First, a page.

Public Health What Sets Us Apart has a Specialty in the Healthcare Field?
Over the course of the next year I will be providing you with a program focused article featuring each of our programs. I hope this will help us by providing an overview of value of each program and the impact that it has on our community. We will start with an overview of the value that Public Health brings to the Healthcare of our community and where it all started.
In the Beginning: Where Public Health Started: Part 1 of a continuing story.
This article was written in response to why funding should be stabilized for Public Health to ensure a healthy future for our country as a whole and for the health of our individual communities.
Public health has been around since the earliest civilizations recognized that polluted water and lack of proper waste disposal spread communicable disease. (Communicable Disease and Environmental Health). Our founding fathers recognized very earliest that providing health care to our merchant Marines was critical to the success and wellbeing of the new country, and on July 16, 1789, John Adams signed into law the “Act for the Relief of the Sick and Disabled Seamen” and established what the Public Health Service became. By 1878 the sole purpose as a relief organization for sick seamen was surpassed by the need to control epidemic disease through quarantine and disinfections measures, as well as immunization programs. By the 19th Century communicable diseases such as Typhoid, Choler and Yellow Fever were plaguing many communities. Public Health controlled these outbreaks through the use of organized quarantine programs, vector control, immunization programs, and other public health programs driven by scientific theories and research.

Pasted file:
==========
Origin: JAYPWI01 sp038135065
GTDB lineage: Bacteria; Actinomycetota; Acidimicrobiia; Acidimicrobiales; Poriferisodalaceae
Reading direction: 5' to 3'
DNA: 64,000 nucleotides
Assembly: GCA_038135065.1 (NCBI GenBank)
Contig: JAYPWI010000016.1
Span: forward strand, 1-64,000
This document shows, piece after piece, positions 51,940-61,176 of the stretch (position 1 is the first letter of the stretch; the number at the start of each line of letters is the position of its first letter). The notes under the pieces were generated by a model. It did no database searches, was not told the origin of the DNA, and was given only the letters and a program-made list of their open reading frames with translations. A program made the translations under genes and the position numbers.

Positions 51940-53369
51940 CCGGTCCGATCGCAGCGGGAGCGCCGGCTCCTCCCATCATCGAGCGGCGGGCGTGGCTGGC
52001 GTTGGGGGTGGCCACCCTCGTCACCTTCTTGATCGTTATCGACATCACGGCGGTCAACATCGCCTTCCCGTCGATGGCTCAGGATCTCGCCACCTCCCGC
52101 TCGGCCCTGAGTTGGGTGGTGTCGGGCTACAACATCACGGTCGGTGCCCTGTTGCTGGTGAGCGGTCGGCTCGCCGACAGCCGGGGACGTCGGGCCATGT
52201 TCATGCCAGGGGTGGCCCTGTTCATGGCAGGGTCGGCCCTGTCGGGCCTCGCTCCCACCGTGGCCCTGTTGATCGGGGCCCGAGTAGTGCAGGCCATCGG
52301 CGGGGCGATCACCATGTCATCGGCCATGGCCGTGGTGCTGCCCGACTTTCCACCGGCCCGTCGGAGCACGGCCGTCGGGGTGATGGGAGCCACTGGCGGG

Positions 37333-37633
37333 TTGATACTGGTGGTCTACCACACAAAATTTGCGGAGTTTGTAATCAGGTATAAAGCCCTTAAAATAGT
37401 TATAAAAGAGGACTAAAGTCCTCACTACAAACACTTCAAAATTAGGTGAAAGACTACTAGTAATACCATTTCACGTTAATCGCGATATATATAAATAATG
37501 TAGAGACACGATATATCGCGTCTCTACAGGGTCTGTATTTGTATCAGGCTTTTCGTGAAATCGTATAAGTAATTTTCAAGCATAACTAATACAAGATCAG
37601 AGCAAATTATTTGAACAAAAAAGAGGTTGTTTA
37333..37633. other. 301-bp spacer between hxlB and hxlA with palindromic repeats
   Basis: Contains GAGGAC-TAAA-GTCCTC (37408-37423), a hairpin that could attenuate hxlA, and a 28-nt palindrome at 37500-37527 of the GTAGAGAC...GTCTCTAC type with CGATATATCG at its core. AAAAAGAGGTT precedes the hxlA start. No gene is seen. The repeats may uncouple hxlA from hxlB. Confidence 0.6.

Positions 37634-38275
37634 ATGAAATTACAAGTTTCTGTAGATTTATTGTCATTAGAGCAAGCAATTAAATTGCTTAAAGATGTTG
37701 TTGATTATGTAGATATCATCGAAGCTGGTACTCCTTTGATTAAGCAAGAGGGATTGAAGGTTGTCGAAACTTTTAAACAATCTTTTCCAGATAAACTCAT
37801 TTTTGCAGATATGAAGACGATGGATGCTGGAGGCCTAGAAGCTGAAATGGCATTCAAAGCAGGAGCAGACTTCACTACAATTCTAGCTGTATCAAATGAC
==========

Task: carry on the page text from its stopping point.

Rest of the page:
In 1873 a State Board of Health was established in Michigan. In 1963, the constitution of Michigan included language that declared the following “ the public health and general welfare of the people of the state are hereby declared to be matters of primary public concern”. The Public health Law of 1978 Act 368 is considered one of the most comprehensive in the nation and has been used as an example of jurisprudence through the country.
Public Health is more than just a government entity. It is the “science and art of preventing disease, prolonging life and promoting health through the organized efforts and informed choices of society, organizations, public and private, communities and individuals.” (1920, C.E.A Winslow). Our modern public health practice involves a multidisciplinary team approach of professional that include physicians who specialize in public health and infectious disease, biostatistician, epidemiologists, public health nurses, microbiologists, environmental sanitarians, dental professionals, dietitians and nutritionists, community development workers, communication officers and the list goes on. *In the next update we will continue this discussion and explore the Core Public Health Functions.